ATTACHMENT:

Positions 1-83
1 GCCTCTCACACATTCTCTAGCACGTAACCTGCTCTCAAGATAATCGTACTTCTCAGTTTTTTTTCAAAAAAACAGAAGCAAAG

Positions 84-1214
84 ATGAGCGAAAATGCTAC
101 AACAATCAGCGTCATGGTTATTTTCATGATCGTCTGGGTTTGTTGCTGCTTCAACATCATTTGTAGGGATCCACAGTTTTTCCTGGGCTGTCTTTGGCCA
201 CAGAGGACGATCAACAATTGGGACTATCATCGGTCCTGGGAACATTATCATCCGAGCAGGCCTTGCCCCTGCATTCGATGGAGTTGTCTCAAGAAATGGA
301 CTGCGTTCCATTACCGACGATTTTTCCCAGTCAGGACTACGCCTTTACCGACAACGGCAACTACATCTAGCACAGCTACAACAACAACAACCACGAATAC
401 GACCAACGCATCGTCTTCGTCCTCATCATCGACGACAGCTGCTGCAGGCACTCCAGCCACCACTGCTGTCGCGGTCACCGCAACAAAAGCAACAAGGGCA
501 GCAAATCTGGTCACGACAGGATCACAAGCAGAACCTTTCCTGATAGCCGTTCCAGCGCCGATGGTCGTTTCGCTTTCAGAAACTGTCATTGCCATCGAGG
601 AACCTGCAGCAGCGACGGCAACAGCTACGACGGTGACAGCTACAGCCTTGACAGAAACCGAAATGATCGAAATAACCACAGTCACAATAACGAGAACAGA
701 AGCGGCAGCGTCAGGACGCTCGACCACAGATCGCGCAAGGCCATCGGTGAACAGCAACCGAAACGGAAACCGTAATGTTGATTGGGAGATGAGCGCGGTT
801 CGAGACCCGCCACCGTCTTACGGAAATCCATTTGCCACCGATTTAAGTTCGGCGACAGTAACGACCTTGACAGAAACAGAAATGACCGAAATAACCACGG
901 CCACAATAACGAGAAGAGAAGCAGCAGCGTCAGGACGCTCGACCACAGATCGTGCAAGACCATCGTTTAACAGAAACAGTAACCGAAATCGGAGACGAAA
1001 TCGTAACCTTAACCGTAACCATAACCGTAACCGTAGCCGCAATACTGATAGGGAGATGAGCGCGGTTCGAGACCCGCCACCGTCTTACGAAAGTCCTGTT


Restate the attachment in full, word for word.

Positions 1-83
1 GCCTCTCACACATTCTCTAGCACGTAACCTGCTCTCAAGATAATCGTACTTCTCAGTTTTTTTTCAAAAAAACAGAAGCAAAG

Positions 84-1214
84 ATGAGCGAAAATGCTAC
101 AACAATCAGCGTCATGGTTATTTTCATGATCGTCTGGGTTTGTTGCTGCTTCAACATCATTTGTAGGGATCCACAGTTTTTCCTGGGCTGTCTTTGGCCA
201 CAGAGGACGATCAACAATTGGGACTATCATCGGTCCTGGGAACATTATCATCCGAGCAGGCCTTGCCCCTGCATTCGATGGAGTTGTCTCAAGAAATGGA
301 CTGCGTTCCATTACCGACGATTTTTCCCAGTCAGGACTACGCCTTTACCGACAACGGCAACTACATCTAGCACAGCTACAACAACAACAACCACGAATAC
401 GACCAACGCATCGTCTTCGTCCTCATCATCGACGACAGCTGCTGCAGGCACTCCAGCCACCACTGCTGTCGCGGTCACCGCAACAAAAGCAACAAGGGCA
501 GCAAATCTGGTCACGACAGGATCACAAGCAGAACCTTTCCTGATAGCCGTTCCAGCGCCGATGGTCGTTTCGCTTTCAGAAACTGTCATTGCCATCGAGG
601 AACCTGCAGCAGCGACGGCAACAGCTACGACGGTGACAGCTACAGCCTTGACAGAAACCGAAATGATCGAAATAACCACAGTCACAATAACGAGAACAGA
701 AGCGGCAGCGTCAGGACGCTCGACCACAGATCGCGCAAGGCCATCGGTGAACAGCAACCGAAACGGAAACCGTAATGTTGATTGGGAGATGAGCGCGGTT
801 CGAGACCCGCCACCGTCTTACGGAAATCCATTTGCCACCGATTTAAGTTCGGCGACAGTAACGACCTTGACAGAAACAGAAATGACCGAAATAACCACGG
901 CCACAATAACGAGAAGAGAAGCAGCAGCGTCAGGACGCTCGACCACAGATCGTGCAAGACCATCGTTTAACAGAAACAGTAACCGAAATCGGAGACGAAA
1001 TCGTAACCTTAACCGTAACCATAACCGTAACCGTAGCCGCAATACTGATAGGGAGATGAGCGCGGTTCGAGACCCGCCACCGTCTTACGAAAGTCCTGTT